Gaming with Scratch Course Curriculum

Gaming with Scratch is an 8 Week Course. Class meets once per week for 1.5 hours.

If you like playing video games, why not code your own? In this course we will design exciting computer games.

Pre-requisite: Introduction to Scratch

Recommended for 5th – 8th grades. Required materials: “Coding Games in Scratch” by Jon Woodcock (included in class fee). We will use the programming language Scratch, which is ideal for learning about coding and creating games.

Computer Gaming Concepts Introduced:

  • Character Design – Every player needs a character and enemies to defeat.
  • Mechanics – A good game needs actions such as running, jumping, flying, etc.
  • Objects – Creating objects such as stars and coins helps the players keep score.
  • Game Rules – What must you do to score and win?
  • Controls – We can use keyboards, mice and motion sensors to give the players control of the game.
  • Goals – All games have goals such as winning a race or conquering an enemy.

Week 1

  • Review Scratch basics
  • Internet Safety session
  • What makes a good game?
  • Game Planning
  • Begin working on Star Hunter game

Week 2:

  • Continue Star Hunter game
  • Enemies
  • Collisions
  • Collecting Stars

Week 3:

  • Complete Star Hunter, and add tweaks
  • Begin Cheese Chase
  • Create characters
  • Create maze

Week 4:

  • Continue Cheese Chase
  • Create Beetles
  • Send messages
  • High Score

Week 5:

  • Complete Cheese Chase, and add tweaks
  • Begin Circle Wars
  • Create Sprites
  • Create Clones

Week 6:

  • Complete Circle Wars
  • Comparison Operators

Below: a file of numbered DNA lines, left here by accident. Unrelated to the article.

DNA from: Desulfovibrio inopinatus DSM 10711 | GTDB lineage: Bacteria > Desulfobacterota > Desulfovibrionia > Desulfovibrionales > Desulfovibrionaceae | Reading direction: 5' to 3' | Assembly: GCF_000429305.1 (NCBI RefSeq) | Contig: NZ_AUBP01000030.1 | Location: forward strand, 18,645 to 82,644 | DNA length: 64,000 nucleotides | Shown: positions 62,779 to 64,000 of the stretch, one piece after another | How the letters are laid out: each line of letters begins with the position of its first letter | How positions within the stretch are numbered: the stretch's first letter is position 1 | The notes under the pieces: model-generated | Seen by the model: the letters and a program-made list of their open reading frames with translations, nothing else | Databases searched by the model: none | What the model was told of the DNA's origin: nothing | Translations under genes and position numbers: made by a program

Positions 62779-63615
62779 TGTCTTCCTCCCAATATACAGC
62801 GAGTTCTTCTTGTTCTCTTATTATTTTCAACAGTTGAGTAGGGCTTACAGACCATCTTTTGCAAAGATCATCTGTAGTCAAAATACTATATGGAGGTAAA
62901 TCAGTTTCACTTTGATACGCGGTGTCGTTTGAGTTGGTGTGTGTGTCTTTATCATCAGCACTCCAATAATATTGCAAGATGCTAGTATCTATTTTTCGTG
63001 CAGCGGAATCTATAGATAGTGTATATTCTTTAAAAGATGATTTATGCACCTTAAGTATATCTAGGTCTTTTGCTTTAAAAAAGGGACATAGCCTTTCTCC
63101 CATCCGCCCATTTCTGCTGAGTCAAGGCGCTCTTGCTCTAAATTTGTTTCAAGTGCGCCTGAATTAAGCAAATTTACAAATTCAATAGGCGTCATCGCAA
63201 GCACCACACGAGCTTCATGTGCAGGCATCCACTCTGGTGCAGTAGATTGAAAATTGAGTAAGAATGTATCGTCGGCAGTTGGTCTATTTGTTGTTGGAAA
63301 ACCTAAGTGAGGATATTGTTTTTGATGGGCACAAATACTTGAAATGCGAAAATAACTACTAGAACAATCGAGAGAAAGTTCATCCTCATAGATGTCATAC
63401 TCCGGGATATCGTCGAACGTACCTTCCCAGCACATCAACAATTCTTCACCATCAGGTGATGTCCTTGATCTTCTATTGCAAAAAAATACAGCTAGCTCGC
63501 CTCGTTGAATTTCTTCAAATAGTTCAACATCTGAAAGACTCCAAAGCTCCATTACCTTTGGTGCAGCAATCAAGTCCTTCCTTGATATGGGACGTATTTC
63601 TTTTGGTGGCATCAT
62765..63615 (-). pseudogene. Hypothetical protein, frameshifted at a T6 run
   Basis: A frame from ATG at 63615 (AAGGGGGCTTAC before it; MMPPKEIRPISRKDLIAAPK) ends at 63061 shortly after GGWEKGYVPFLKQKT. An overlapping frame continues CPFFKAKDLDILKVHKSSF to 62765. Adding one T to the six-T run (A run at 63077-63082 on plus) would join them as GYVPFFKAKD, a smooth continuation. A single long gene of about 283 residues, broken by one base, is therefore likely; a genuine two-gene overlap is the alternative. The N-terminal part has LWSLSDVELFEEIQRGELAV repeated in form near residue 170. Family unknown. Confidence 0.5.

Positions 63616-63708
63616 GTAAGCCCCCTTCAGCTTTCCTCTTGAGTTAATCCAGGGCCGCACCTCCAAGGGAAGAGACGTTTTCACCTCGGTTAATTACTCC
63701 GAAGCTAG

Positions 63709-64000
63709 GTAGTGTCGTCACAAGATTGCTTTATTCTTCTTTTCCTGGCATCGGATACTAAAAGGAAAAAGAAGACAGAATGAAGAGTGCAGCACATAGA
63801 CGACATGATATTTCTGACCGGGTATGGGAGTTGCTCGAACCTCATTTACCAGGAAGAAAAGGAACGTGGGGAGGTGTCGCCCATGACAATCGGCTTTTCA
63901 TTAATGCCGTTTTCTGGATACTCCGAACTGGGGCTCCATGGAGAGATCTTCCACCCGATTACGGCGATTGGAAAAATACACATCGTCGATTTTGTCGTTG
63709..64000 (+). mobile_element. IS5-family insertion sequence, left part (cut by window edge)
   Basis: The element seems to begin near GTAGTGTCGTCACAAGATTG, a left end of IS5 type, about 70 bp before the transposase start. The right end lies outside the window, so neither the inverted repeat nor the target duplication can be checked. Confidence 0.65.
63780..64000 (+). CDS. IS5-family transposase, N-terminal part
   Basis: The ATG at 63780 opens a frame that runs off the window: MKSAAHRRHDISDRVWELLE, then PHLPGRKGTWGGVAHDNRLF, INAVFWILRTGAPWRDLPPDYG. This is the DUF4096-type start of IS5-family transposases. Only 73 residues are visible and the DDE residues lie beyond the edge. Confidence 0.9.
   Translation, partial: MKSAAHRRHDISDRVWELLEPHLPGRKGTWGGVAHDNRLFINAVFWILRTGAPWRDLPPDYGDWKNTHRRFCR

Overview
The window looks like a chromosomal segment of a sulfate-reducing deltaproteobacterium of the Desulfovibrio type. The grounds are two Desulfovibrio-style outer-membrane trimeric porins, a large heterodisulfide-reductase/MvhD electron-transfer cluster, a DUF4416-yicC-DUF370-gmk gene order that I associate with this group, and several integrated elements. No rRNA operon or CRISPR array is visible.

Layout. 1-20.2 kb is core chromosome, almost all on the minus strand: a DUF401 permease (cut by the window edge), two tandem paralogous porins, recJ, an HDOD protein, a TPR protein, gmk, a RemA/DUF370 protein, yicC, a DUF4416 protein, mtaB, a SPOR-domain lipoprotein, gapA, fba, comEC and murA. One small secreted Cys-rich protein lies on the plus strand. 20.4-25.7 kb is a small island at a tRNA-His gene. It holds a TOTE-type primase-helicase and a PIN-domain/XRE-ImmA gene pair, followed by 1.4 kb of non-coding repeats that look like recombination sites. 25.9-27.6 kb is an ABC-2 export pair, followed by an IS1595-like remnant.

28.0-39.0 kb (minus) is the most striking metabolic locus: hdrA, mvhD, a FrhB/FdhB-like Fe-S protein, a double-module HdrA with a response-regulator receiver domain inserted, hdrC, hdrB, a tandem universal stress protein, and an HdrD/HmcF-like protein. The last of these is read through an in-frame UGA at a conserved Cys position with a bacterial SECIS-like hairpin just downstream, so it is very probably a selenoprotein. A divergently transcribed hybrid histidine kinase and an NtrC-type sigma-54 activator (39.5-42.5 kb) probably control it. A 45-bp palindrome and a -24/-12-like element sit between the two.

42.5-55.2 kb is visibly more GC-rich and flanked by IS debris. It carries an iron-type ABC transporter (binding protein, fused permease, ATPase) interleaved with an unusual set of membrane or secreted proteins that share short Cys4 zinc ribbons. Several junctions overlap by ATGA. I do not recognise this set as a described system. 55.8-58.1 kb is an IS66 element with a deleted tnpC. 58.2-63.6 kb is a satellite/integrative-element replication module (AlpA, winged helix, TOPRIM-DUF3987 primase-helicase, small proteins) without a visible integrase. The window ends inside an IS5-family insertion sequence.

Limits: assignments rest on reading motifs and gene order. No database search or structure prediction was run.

• Add a timer
  • Add hacks and tweaks

Week 7:

  • Begin Jumpy Monkey
  • Build launcher
  • Create events
  • Create bananas and palm trees

Week 8:

  • Complete Jumpy Monkey game
  • Make variables
  • Create real world gravity
  • Broadcast message “game over”
  • Hacks and Tweaks
  • Awards and Certificates

*All classes include an Internet Safety session, and we remind the students throughout the duration of the course about the importance of protecting their identity and using the internet responsibly.

**All students are expected to participate in Scratch programming for the entire class. They are not allowed to visit other sites, unless as part of the curriculum.

Running Scratch 2.0 requires a relatively new web browser: Google Chrome 35 or later, Mozilla Firefox 31 or later, Internet Explorer 9 or later, or Microsoft Edge. You also need Adobe Flash Player 10.2 or later installed (which is only officially available on Windows 2000 or later, or Mac OS X 10.4 or later).[1] Scratch is designed for screens with a size of 1024 x 768 or larger. Scratch 2.0 can only run on Windows, Mac and some versions of Linux.

 

 

 

 

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